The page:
June 1, 2020
link to facebook link to twitter
More Stories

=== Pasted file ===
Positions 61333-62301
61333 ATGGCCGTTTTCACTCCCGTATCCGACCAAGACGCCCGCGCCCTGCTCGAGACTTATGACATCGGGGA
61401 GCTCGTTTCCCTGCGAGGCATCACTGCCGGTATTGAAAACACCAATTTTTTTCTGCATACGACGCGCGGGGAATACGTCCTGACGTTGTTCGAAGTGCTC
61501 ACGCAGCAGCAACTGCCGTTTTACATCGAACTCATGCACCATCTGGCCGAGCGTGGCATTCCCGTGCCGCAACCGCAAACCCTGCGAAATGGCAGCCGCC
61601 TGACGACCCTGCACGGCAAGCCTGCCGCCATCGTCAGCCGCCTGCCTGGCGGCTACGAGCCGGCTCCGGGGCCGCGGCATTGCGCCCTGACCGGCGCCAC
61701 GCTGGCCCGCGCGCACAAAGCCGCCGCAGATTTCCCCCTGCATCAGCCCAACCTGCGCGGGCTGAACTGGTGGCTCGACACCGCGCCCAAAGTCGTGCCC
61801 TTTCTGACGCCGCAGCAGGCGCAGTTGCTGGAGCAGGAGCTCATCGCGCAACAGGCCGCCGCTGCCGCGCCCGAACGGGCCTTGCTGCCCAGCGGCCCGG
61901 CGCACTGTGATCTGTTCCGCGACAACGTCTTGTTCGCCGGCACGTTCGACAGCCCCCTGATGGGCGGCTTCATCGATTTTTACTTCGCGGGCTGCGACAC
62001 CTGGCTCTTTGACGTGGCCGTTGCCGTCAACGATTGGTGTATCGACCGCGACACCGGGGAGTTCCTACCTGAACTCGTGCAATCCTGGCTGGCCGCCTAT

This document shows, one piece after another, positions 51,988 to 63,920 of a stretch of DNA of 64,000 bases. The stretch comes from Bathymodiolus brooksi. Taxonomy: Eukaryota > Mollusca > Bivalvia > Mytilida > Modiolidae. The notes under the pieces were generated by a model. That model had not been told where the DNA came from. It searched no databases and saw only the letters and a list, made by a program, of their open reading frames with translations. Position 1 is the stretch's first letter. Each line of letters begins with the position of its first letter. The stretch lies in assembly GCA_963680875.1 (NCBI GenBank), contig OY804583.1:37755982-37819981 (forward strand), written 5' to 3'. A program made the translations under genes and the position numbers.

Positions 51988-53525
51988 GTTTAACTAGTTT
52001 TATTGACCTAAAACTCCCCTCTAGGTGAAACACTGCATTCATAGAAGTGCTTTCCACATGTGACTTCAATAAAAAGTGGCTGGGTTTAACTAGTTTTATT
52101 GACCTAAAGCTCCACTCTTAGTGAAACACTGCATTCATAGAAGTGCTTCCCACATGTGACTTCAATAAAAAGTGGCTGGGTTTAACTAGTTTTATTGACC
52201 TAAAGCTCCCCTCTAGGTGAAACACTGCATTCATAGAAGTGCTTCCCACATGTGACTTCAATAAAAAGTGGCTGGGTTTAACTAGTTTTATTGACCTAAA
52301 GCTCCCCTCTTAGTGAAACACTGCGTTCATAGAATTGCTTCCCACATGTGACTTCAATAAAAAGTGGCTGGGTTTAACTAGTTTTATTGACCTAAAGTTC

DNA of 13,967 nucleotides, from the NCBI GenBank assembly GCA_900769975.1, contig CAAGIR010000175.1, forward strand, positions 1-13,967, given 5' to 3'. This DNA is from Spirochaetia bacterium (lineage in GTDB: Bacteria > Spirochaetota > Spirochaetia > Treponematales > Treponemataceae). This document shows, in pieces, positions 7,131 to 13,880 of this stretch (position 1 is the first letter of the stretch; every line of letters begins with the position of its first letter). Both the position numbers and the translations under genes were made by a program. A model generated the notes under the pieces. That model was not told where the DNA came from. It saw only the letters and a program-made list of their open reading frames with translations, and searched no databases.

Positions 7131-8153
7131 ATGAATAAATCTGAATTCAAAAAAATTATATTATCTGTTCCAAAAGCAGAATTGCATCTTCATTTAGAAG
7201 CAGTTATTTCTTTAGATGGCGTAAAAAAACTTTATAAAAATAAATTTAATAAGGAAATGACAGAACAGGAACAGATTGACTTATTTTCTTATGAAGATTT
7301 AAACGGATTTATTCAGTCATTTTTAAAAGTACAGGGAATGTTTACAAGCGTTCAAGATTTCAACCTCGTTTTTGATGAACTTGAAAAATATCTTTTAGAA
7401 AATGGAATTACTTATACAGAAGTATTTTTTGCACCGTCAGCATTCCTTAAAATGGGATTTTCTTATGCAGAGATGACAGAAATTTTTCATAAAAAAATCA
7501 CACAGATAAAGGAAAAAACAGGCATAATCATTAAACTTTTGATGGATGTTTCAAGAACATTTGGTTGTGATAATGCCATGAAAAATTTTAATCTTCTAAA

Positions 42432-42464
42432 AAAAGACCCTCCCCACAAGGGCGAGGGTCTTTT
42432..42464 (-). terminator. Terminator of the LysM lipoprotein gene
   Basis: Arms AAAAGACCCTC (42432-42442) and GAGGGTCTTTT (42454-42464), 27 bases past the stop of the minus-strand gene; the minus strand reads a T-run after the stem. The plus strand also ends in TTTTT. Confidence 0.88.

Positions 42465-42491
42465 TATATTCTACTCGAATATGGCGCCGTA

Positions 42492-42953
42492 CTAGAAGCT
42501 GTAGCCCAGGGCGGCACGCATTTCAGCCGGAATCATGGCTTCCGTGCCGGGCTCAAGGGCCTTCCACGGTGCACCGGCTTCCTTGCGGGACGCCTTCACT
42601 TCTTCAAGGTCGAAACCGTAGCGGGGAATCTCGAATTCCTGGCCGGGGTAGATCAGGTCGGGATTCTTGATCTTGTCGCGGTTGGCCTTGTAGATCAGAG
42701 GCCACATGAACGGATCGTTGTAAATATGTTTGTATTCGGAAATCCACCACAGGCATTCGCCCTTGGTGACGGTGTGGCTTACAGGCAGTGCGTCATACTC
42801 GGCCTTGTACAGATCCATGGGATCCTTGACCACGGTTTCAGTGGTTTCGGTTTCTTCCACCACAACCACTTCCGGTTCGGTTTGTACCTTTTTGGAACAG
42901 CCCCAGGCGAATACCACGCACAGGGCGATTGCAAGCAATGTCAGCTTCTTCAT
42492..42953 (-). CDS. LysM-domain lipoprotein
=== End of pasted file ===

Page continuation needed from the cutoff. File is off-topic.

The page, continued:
A different perspective, 6th Street’s “The Book Club Play” 6th Street Playhouse opens musical season with “Gypsy” Live Theater Aug. 30— Sep. 8 Cinnabar opens 47th season with “Little Shop of Horrors” Shari’s Restaurant in Rohnert Park Spreckels’ “Eureka Day” opens 2019-2020 season JavAmoré Café Live Theater August 23 through September 1 Having a Mimosa with your breakfast… Visit the new Simmer Claw Bar Spring Thai in Cotati Entertainment News Welcome to Cotati Saigon Café Wing man finds a stationary home Acme Burger in Oliver’s shopping center is a must visit! 6th Street Playhouse opens season with “The Book Club Play” Live Theater for the Week of August 16 through August 25 Avalon players present “As You Like It” in Sonoma Entertainment News Jazz benefit scheduled for homeless Ten new shows “As You Like It” outdoors in Healdsburg RP ready for Founders Day Movement Lab presents "Just Dance" “Sylvia”: canine fun meets midlife crisis Entertainment News SSU chooses not to build outdoor pavilion at GMC SRT’s “The 39 Steps” defies definition Local Entertainment Calendar July 19 through July 28 Live Theater Aug. 2 thru Aug. 10 Entertainment news Entertainment News Entertainment News “Mamma Mia!” music, madness and matrimony “Bonnie and Clyde” Perfect for the round: SRT’s “Pippin” Entertainment news Local Entertainment Calendar July 12 through July 19 Local Entertainment Calendar July 26 through August 4 An evening with the Riccardi’s Entertainment News Cinnabar’s “Barber” hilarious! Entertainment news TAG’s first dramatic show Many Faces of 6th Street’s “Faceless” Entertainment News “Cinderella”: Fun for all Rehearsing scenes Entertainment news Spreckels Performing Arts Center: More than meets the eye New Dimensions in “Mockingbird” SRJC’s “Superstar,” one fun rock concert Entertainment News Twins, a new restaurant worth trying Tech drama students bring curriculum to the stage Entertainment news “Jesus Christ Superstar” Reprised by SRJC Evil witch at ‘Chasing Charming’ rehearsal Entertainment News “Barbeque Apocalypse”: Grilling, chilling and killing Princess No Name rehearsal Entertainment news Lawrence Jones presents two spring plays March madness in local plays Entertainment news Spreckels celebrates 30th season with party Entertainment news Skip Cliff Notes: See “All the Great Books Abridged” Delgado brings his bass to the “Million Dollar Quartet” “Hamlet” captivates viewers SFI to celebrate 30th anniversary of Spike Lee’s “Do the right thing” Delightful slapstick in “Moon Over Buffalo” “Dreams” All abilities adaptive dance presentation “The readiness is all” Spreckels presents Hamlet “Green Book” An odd couple travels the South in 1962 Captivating one woman shows “The Tailor of Gloucester” A new Christmas miracle Middle school madness: Songs, dances, a flying car called “Chitty Chitty Bang Bang” Shrek the Musical: ‘Be a Believer’ The Play’s the thing in Sonoma County The Addams Family: Trick and Treat The Great God Pan: A Modern Purging SSU to host Sonoma County fire relief concert Students of South Korea’s Hanyang University to perform at Green Music Center